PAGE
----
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Novel approach for tomographic reconstruction of gas concentration distributions in air: Use of smooth basis functions and simulated annealing.

Authors
Drescher-AC; Gadgil-AJ; Price-PN; Nazaroff-WW
Source
Atmos Environ 1996 Mar; 30(6):929-940
NIOSHTIC No.
00234191
Abstract
Techniques for measuring the gas concentration distribution imaged via computed tomography (CT), algebraic reconstruction technique (ART) and smooth basis function minimization (SBFM), were examined. A mixture of 10% sulfur-hexafluoride (SF6) as a tracer gas in helium was released within a wooden chamber. SF6 concentration distributions were measured over a 1 hour period at numerous chamber sites. Both point sample measurements and path integral measurements were obtained. Minimal ray variance was determined when the ART was applied to the ray integral data generated from the point sample measurements. However, the ART did not accurately reconstruct peak magnitudes. Secondary artifacts not evident in the original kriged maps were observed in the ART reconstructions. An accurate, preliminary guess was required in order for the ART to reconstruct the true measured values. This was attributed to the fact that the ART was a highly underdetermined system, with 195 unknowns and 56 equations. The SBFM approach, which eliminated indeterminacy, was then developed. In this method, the data were modeled with two Gaussian basis functions and a functional form was imposed on the concentration profile, constraining the solutions to a more realistic domain. Results indicated that the SBFM method was more accurate in the reconstruction of concentration profiles than the ART. Although the ray variance was higher with SBFM than with the ART, the variance was still considered acceptable. Maps derived from the ray integral data were more consistent with the measured point sample data when the SBFM method was employed. The authors conclude that the use of computed tomography coupled with SBFM is a promising method for the efficient and reliable measurement of gas concentration distribution.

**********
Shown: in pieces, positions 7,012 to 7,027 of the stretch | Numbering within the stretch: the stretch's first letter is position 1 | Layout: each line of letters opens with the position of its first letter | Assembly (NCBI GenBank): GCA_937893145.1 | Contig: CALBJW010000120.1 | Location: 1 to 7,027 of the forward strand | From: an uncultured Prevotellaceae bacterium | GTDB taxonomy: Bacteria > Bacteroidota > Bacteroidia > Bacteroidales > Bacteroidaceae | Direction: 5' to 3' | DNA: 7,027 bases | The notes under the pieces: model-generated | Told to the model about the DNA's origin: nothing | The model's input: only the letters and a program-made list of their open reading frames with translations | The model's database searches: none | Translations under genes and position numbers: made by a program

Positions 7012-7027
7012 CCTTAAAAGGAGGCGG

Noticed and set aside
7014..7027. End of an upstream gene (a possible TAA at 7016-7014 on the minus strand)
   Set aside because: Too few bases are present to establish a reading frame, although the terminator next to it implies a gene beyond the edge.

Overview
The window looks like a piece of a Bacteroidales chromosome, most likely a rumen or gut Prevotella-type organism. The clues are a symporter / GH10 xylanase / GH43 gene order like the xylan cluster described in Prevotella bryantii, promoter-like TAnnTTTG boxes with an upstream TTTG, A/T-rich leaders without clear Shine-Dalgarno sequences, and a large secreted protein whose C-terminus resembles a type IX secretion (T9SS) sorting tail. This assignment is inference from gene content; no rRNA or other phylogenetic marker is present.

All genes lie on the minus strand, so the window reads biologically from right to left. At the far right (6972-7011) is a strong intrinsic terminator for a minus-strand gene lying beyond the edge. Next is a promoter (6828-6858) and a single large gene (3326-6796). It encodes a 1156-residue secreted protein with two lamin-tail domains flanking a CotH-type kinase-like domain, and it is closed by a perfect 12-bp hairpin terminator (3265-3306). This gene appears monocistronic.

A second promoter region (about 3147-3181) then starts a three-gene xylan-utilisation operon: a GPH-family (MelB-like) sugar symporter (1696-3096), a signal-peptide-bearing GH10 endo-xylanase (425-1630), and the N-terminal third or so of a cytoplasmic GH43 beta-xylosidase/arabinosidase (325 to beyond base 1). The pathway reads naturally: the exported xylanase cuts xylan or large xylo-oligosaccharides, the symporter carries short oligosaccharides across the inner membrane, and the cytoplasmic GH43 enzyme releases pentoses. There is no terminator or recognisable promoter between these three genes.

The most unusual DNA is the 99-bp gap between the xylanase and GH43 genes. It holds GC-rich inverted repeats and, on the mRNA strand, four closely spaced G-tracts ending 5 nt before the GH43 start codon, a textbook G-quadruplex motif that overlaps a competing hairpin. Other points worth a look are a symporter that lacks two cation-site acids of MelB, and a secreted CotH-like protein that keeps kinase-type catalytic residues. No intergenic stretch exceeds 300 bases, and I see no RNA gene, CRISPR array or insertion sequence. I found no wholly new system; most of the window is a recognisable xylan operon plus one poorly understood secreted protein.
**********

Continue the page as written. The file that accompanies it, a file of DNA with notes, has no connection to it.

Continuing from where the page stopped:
Keywords
AENVEQ; NIOSH-Publication; NIOSH-Grant; Grants-other; Air-samples; Measurement-equipment; Mathematical-models; Simulation-methods
Contact
Environmental & Indust Health University of Michigan 1420 Washington Heights Ann Arbor, MI 48109-2029
CODEN
AENVEQ
Publication Date
19960301
Document Type
Journal Article
Funding Amount
1353157.00
Funding Type
Grant
Fiscal Year
1996
NTIS Accession No.
NTIS Price
Identifying No.
Grant-Number-R01-OH-02666
Issue of Publication
6
ISSN
1352-2310
Priority Area
Other Occupational Concerns; Grants-other
Source Name
Atmospheric Environment
State
MI
Performing Organization
University of Michigan at Ann Arbor, Ann Arbor, Michigan
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